A driver being hydrated is a thing? Surely not!

Yes, absolutely, driver hydration is a thing. It’s such a thing that there have been definitive studies conducted that establish how vitally important it is for road users to ensure that they keep hydrated while driving.

Why is this?

  • Well, as an example, results from these studies have shown that dehydration can occur as easily as having a 1% drop in hydration levels.
  • It’s also been proven that a dehydrated driver’s abilities can be as impaired as that of a drunk driver, which in itself is pretty frightening.
  • Moreover, the research found that mildly dehydrated drivers are almost twice as likely to make errors on the road when compared with well-hydrated drivers, with dehydrated drivers being more likely to both swerve between lanes and brake late, two of the key causes of vehicle accidents.

As always when I’m learning something, I find information like this fascinating. I’m now more aware of my responsibilities when driving and hopefully, after having read this, now you know too. So, drink up and make sure that your next road trip is a happy and hydrated one, keeping yourself and other road users safe on our roads.

A Water ‘Trend’ (hopefully) Here to Stay

A Water ‘Trend’ (hopefully) Here to Stay

Two weeks ago I was blathering on about how simple it is to effectively reduce vehicle incidents on the road by instituting driving hydration (and no, this doesn’t mean hydration through drinking your favourite alcoholic tipple and then roaring off down the M1).  I tacked the article onto the AquAid FB page and was interested to see the great response it received.

I suppose there are a lot (as in millions, not thousands) of us little humanoids that may take their water hydration very seriously, but there’s perhaps one area where we fall short, and that’s when we get on the road and a driving we will go.

There’s always talk about making sure you’ve had enough rest when you’re about to embark on a road trip or that you’ve eaten well (so you don’t faint while driving and so that your body has sufficient fuel (aha!) for the trip); we do carry on (rightly so) that you shouldn’t be drinking the devil drink before or during driving, but on occasion it seems, we don’t attach enough importance to a very simple solution that will keep most of us bright eyed and bushy tailed whilst travelling and that solution *drumrollllll* is making sure that we’re sufficiently hydrated when driving.

The results from a variety of studies have borne this information out to be true. If you drink sufficient water (alongside with all the other recommendations – sufficient rest, sufficient food, not taking any medication that’ll make you drowsy [so, yes, that cold flu stuff you’re glugging back is a definite NO]) you will be safer (and consequently will keep other road users safer) while driving.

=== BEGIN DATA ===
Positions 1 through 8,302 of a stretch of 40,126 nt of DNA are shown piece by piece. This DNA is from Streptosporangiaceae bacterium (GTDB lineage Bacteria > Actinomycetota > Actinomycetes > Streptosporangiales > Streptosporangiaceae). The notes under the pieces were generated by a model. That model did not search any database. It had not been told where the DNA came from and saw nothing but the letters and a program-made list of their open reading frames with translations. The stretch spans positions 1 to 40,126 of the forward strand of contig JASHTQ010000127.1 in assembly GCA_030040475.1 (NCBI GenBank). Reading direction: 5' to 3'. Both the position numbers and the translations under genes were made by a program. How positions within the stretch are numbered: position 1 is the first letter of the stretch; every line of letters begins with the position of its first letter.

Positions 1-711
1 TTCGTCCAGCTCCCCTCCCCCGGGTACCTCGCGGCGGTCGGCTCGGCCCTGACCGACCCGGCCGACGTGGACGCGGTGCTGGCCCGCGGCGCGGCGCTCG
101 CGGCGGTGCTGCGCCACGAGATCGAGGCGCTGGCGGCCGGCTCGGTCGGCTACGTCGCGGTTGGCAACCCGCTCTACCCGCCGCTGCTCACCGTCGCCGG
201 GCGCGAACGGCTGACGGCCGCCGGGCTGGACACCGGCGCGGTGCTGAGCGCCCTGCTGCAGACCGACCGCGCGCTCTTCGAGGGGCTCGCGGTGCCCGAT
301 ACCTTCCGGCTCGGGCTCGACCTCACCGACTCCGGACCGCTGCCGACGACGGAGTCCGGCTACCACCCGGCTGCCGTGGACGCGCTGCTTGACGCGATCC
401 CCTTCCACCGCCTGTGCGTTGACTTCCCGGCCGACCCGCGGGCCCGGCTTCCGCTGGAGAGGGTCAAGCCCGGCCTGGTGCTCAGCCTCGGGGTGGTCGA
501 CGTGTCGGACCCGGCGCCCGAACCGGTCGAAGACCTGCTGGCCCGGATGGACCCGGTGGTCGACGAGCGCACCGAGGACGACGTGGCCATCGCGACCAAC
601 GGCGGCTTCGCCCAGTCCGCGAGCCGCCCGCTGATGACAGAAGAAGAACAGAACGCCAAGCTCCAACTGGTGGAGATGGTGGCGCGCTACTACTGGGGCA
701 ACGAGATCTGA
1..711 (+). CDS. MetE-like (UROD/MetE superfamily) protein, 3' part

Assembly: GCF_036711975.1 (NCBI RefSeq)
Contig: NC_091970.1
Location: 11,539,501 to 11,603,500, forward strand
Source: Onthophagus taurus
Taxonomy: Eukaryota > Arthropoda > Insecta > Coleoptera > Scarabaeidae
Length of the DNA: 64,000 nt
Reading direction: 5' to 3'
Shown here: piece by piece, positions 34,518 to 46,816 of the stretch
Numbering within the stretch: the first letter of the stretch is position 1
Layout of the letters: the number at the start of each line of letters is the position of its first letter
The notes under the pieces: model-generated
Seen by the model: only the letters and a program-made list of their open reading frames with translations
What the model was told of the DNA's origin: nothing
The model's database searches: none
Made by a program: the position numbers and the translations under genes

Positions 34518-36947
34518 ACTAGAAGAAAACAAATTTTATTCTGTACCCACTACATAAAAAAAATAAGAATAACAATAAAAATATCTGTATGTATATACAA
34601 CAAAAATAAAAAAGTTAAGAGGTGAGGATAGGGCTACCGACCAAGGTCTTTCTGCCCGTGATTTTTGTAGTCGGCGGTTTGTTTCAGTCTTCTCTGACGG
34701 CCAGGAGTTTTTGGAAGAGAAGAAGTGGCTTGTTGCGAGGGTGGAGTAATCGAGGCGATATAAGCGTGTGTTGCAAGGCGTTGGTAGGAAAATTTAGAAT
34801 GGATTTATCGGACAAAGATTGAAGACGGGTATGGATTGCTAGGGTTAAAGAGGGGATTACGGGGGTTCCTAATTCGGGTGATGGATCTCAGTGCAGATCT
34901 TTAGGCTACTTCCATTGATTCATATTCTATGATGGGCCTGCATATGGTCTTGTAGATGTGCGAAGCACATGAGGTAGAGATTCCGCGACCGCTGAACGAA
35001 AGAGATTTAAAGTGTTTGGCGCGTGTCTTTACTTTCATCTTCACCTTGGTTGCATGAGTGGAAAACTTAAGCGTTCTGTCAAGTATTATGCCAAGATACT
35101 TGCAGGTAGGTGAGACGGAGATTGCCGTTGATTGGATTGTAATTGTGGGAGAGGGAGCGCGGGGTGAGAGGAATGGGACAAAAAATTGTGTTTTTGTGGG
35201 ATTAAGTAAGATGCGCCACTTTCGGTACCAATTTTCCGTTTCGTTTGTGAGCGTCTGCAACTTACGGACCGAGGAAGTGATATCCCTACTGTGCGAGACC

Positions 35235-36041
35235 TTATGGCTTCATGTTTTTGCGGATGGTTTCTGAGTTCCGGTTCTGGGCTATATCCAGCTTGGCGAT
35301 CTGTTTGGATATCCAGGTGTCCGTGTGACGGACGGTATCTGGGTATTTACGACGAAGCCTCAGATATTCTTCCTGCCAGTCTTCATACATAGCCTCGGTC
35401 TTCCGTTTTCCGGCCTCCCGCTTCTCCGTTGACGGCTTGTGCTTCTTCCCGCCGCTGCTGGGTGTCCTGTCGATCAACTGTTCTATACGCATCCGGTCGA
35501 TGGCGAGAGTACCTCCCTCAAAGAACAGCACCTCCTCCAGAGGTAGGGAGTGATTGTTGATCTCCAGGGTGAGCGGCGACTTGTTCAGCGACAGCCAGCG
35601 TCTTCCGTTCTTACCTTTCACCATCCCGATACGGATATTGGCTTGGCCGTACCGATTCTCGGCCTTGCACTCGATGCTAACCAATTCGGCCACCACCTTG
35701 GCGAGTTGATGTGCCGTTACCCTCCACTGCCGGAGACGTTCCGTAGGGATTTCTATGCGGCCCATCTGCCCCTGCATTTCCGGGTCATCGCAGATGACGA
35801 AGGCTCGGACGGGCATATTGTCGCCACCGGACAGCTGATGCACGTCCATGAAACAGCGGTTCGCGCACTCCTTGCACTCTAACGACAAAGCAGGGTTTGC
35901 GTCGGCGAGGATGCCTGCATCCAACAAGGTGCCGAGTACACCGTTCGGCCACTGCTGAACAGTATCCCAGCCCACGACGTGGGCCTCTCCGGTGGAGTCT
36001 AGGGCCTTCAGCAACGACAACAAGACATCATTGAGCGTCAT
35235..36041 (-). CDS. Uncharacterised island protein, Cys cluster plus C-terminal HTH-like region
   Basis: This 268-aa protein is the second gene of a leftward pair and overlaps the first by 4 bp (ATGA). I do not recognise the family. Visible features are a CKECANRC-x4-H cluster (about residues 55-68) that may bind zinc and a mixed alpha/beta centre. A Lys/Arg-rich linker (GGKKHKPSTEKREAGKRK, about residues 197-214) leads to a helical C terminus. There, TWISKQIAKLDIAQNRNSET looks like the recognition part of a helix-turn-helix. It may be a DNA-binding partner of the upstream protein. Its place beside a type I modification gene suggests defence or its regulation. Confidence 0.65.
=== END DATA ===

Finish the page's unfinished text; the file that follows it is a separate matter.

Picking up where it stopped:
So perhaps this trend is not so much a trend (we hope) but just a rather simple and clever way, borne out by research, to keep you and other road users (we salute you all, those that drive for a living) alert and focused while you criss cross the length and breadth of the country, happily driving and hydrated.

 

 

Driving and Hydration – does drinking water make a difference?

Driving and Hydration – does drinking water make a difference?

A while ago I wrote about a slight accident I had while driving a friend’s car, entitled A Funny Thing Happened on the way to the Water Cooler. The blog was all about irony, karma, call it what you will.

I’ve also mentioned day-time fatigue that’s brought on by not drinking sufficient water. You don’t need to take my word for it though, honestly; there are reams and reams of research that clearly indicate the link between performance and hydration.

More recently, I’ve been thinking about the amazing drivers on our roads (said in all seriousness, can you Adam and Eve it) ranging from delivery drivers, cab drivers, bus drivers, and couriers through to emergency services drivers and all of those in-between.

If you think about it, when you’re driving on the road you need to be at your peak, especially if you take extended trips or driving is your job! But in today’s world with more and more vehicles on the road; time being of the essence; working long hours and a number of other contributing factors affecting one’s concentration when driving; it’s not always possible to be fully alert.

But what does keeping hydrated have to do with safe(r) driving, if anything?

Well, extensive research into driving and hydration for one has shown through studies there’s a marked difference in driving performance between a hydrated and dehydrated driver.

It’s also been proven how driving and hydration are vital in reducing vehicle incidents. During this study, it became apparent that, ´… mild dehydration is equal to a 1% drop in hydration levels, the level at which the sensation of thirst is experienced. Previous studies have shown that more severe dehydration reduces cognitive performance even further, thus potentially resulting in an even higher amount of driver errors. GP studies show that up to 60% of the workforce going to work remain dehydrated throughout their working day.’

Food (or water) for thought, methinks. Perhaps it’s a good idea to ensure that you remember to drink enough water prior to setting out on the road, and not just while you’re at home, in the office, or perambulating along. Toot, toot!